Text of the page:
The Dallas/Fort Worth Healthcare Daily ran a fascinating excerpt from the Steve Jacob’s book So Long, Marcus Welby, M.D.* The excerpt contained some very interesting assertions and statistics. For example:
- Consultant PwC, relying on that Congressional Budget Office (CBO) report, estimated that malpractice insurance and defensive medicine accounted for 10 percent of total health-care costs. A 2010 Health Affairs article more conservatively pegged those costs at 2.4 percent of healthcare spending.
- In a 2010 survey, U.S. orthopedic surgeons bluntly admitted that about 30 percent of tests and referrals were medically unnecessary and done to reduce physician vulnerability to lawsuits.
- A 2011 analysis by the American Medical Association found that the average amount to defend a lawsuit in 2010 was $47,158, compared with $28,981 in 2001. The average cost to pay a medical liability claim—whether it was a settlement, jury award or some other disposition—was $331,947, compared with $297,682 in 2001.
- Doctors spend significant time fighting lawsuits, regardless of outcome. The average litigated claim lingered for 25 months. Doctors spent 20 months defending cases that were ultimately dismissed, while claims going to trial took 39 months. Doctors who were victorious in court spent an average of 44 months in litigation.
- A study in The New England Journal of Medicine estimated that by age 65 about 75 percent of physicians in low-risk specialties have been the target of at least one lawsuit, compared with about 99 percent of those in high-risk specialties.
- According to Brian Atchinson, president of the Physician Insurers Association of America (PIAA), 70 percent of legal claims do not result in payments to patients, and physician defendants prevail 80 percent of time in claims resolved by verdict.Continue reading…
The last day of October was the deadline for proposals in response to the U.S. Department of Defense’s call to overhaul its electronic health record software, also known as the Defense Healthcare Management Systems Modernization (DHMSM). PwC’s proposed solution, called the Defense Operational Readiness Health System (DORHS), seeks to bring innovations from the commercial marketplace to the military health system by using technology that is seamless, proven and reliable.
With team members DSS, Inc., Medsphere Systems Corporation, MedicaSoft and General Dynamics Information Technology, PwC’s goal is to enable every healthcare professional to provide the finest medical care possible to members of the military and their families during every phase of service, through retirement, and assist the Defense Health Agency in its continued business transformation to help implement and manage effectively the world’s largest healthcare delivery system.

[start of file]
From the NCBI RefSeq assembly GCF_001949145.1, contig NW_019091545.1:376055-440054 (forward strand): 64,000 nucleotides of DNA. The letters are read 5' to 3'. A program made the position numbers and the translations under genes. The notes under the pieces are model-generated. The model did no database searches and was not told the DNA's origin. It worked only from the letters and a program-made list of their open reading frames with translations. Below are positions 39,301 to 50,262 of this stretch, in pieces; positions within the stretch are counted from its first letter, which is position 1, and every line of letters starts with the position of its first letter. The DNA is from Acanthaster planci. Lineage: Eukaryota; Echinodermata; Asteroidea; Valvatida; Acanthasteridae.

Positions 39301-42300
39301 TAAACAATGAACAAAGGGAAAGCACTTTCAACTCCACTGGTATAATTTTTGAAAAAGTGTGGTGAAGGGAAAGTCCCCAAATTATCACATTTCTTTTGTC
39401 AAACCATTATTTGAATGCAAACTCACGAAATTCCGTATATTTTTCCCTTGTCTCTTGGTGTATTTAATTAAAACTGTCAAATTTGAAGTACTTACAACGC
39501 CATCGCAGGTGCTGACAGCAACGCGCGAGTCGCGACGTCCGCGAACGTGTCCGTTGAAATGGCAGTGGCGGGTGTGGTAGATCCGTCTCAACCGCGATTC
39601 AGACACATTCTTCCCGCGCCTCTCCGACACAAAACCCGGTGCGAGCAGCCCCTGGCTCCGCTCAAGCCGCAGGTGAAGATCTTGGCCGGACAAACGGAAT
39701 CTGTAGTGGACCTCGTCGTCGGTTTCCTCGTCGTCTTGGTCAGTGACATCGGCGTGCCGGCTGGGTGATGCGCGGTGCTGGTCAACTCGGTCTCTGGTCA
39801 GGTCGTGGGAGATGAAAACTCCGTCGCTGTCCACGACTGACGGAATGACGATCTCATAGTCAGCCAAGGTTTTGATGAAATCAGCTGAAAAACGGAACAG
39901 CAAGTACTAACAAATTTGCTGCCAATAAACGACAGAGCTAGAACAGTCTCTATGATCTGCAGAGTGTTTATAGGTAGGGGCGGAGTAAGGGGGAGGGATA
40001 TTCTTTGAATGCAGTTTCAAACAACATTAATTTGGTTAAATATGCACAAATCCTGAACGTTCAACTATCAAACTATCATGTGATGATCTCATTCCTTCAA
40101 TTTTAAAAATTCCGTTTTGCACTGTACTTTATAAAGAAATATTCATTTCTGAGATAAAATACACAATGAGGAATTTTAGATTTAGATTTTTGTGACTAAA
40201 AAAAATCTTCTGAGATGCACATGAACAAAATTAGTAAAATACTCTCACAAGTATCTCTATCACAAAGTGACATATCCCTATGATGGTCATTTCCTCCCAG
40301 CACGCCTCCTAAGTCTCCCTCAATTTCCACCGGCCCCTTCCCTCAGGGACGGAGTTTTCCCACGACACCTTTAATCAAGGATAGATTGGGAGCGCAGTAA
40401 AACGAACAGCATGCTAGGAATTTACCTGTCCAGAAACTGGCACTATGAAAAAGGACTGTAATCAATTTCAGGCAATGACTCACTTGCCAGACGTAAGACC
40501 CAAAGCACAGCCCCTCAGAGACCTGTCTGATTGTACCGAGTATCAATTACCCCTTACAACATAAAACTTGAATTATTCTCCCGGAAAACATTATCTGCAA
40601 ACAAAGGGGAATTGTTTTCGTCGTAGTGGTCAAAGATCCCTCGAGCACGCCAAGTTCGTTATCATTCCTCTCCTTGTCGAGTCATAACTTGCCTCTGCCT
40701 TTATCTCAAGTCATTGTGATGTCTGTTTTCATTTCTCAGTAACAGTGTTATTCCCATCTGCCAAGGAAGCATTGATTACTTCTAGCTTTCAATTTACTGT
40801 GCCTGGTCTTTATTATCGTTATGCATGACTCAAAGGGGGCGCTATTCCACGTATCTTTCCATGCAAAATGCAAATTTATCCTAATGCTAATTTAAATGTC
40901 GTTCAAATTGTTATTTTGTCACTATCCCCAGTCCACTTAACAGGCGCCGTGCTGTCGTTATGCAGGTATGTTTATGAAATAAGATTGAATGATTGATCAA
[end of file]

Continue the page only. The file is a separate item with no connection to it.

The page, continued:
If you’re wearing a wristband that counts your steps, a patch that monitors your vital signs or a watch that tracks your heart rate, you are in the minority. And if you paid $300 or more for any of those items, you are among the nation’s quantified self-health elites.
Judging by the chatter streaming across our social media feeds, one would think every man, woman, child is sporting a health “wearable.” But in reality, these are the early days of the devices that promise to help us live longer, healthier, more active lives.
Despite the buzz, just 21% of Americans own a health wearable, according to a new consumer survey by PwC’s Health Research Institute, and only 10% of them use it daily. Even fewer consumers – 5% of respondents — expressed a willingness to spend at least $300 for a device. Many wearables today are a passing fancy – worn for a few months then tucked away in a drawer awaiting a battery charge or fresh inspiration to get up and get moving again.
As Genentech CEO Ian Clark recently put it, health wearables are “a bit trivial right now.” And it seems even the folks claiming to be wearing the devices can’t be trusted – reports have begun circulating of employees enlisting their more active coworkers to wear the device and collect fitness points on their behalf.
Yet wearables present remarkable opportunities for a nation and industry grappling with the twin challenges of improving health and controlling healthcare spending. Across the board, consumers, clinicians, insurers and employers express high hopes for the power of these new devices.